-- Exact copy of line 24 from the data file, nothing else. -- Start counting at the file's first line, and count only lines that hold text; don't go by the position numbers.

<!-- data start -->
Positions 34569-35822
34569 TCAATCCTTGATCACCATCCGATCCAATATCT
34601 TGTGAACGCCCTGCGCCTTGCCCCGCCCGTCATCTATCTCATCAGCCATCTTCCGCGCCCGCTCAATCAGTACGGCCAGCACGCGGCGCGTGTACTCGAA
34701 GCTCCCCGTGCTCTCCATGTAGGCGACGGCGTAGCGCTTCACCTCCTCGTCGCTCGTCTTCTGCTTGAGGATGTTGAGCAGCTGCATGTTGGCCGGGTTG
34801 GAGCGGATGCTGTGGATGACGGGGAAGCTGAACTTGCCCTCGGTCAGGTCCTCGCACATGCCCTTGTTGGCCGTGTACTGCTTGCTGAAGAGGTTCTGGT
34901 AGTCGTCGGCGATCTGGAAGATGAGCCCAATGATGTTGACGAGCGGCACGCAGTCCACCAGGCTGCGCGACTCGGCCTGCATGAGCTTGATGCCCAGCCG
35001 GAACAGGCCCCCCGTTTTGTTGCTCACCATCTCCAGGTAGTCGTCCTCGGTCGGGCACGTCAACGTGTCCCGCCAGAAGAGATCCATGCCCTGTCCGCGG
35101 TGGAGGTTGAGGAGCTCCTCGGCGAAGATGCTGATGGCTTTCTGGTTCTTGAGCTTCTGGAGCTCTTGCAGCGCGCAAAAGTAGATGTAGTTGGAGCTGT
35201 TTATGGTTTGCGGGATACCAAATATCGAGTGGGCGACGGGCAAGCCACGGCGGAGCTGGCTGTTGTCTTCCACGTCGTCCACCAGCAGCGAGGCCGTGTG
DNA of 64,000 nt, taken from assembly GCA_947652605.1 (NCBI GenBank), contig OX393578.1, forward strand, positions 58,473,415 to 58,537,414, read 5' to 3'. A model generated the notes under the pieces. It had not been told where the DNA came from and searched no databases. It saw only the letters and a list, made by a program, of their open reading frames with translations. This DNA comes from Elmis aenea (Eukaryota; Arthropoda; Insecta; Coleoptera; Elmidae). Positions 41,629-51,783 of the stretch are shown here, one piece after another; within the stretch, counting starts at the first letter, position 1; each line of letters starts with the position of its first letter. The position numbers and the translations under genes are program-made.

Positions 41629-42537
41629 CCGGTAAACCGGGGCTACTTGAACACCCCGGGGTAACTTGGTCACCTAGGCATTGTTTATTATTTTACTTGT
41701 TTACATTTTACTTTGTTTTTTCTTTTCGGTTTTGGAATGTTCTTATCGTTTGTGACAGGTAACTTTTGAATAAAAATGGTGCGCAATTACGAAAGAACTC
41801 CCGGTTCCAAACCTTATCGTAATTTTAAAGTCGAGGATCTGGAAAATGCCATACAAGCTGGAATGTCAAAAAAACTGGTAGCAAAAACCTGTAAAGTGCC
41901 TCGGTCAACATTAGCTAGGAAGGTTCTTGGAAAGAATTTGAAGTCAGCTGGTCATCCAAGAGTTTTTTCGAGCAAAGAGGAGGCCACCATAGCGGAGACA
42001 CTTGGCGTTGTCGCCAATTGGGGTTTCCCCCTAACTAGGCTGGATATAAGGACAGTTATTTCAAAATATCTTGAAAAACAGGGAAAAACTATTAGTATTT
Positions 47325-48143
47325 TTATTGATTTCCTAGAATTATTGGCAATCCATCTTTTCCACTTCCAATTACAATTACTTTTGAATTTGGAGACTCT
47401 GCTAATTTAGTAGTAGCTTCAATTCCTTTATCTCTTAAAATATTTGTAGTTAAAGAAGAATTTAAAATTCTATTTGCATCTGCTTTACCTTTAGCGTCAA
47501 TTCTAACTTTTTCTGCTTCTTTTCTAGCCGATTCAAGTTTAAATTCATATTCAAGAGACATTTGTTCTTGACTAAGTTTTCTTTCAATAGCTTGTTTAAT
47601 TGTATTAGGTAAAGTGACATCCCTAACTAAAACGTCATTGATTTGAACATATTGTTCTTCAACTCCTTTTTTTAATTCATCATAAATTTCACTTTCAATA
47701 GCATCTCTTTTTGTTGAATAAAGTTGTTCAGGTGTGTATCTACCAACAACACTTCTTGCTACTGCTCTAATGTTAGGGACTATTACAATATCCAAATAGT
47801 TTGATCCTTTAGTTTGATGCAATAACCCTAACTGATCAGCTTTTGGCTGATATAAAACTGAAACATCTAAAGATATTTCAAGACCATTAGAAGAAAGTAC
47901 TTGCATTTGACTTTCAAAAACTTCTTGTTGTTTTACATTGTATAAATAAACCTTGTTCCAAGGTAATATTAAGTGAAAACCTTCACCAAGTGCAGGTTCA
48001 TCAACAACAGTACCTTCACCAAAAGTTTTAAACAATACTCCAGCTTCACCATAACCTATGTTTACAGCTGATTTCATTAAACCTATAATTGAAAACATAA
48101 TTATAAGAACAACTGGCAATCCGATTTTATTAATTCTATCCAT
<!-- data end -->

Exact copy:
47901 TTGCATTTGACTTTCAAAAACTTCTTGTTGTTTTACATTGTATAAATAAACCTTGTTCCAAGGTAATATTAAGTGAAAACCTTCACCAAGTGCAGGTTCA